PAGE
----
Libertarian U.S. Senate candidate Susan Good Geise said Friday she’s withdrawing from the race, because the Covid-19 pandemic will demand all her time as a Lewis and Clark County commissioner.
Geise, who chairs the commission, said she thought the federal government would take the lead on responding to the crisis, but that the burden is falling on local governments.
“Had I known that counties would bear the responsibility in this pandemic, I would not have volunteered to be the Libertarian U.S. Senate candidate,” she said in a statement. “I would have realized that my energy, experience and efforts had a prior commitment.”
Geise, 70, became a candidate March 18, replacing a Libertarian candidate who had withdrawn moments before the filing deadline nine days earlier. She won election to the county commission as a Republican and is a former chair of the state Republican Party.
Libertarians and other third-party candidates, while not threats to win in Montana statewide races, sometimes can be a factor in the final outcome, by attracting votes that might have gone to another candidate in a close race.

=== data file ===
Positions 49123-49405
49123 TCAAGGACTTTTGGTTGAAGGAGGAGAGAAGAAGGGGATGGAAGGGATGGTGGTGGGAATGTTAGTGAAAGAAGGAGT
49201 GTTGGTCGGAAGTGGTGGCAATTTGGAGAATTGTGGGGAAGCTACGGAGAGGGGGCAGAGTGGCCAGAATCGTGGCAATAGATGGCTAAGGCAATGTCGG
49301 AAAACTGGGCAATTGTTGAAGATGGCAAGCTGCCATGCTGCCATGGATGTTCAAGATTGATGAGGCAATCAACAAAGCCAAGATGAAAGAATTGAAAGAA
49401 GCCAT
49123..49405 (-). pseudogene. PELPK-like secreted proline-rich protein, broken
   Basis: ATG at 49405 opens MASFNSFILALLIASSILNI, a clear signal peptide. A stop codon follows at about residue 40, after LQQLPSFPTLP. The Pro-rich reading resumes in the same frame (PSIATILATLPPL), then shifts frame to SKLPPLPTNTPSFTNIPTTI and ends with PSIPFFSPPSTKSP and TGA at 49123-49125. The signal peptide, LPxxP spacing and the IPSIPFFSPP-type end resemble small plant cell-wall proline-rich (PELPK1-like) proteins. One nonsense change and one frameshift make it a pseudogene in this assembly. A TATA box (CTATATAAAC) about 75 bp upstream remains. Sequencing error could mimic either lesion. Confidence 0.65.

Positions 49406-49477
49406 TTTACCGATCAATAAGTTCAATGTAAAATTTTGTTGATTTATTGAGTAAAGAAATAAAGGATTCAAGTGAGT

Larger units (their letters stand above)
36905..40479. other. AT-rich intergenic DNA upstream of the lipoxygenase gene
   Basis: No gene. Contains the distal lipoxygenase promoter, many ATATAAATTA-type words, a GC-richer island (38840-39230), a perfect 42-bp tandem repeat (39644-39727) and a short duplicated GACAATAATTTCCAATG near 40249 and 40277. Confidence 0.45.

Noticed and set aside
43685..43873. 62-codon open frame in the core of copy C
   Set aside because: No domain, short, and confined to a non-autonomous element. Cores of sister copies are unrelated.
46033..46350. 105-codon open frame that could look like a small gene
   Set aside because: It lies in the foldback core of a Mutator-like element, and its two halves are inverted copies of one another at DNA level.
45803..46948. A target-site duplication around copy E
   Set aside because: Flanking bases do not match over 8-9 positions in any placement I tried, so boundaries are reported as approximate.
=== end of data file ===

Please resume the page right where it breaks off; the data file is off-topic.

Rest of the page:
Montana’s U.S. Senate race, which likely will pit U.S. Sen. Steve Daines, R-Mont., against Democratic Gov. Steve Bullock, is expected to be a close contest, with plenty of national money and attention.
The race will have a Green Party nominee as well.
Geise’s name is not on a primary ballot, because Libertarians have no statewide contested primaries. After she officially withdraws, the Montana Libertarian Party could name a replacement candidate for the general election.
She said Covid-19 will likely be “with us for a very long time,” and could see a resurgence during the heart of the campaign season in the fall.
“I am pretty sure I and all local government officials will have our hands full then,” she said. “I cannot be distracted. … I wish I could have foreseen how Covid-19 and the appalling lack of leadership at the federal level would impact local governments.”
Geise’s term as county commissioner expires this year.
She said she plans to return any campaign donations and that she regrets being unable to run, but that she made a commitment as commissioner to the citizens of the county, and felt that she must help lead her constituents “through these times of economic, health-care and social upheaval.”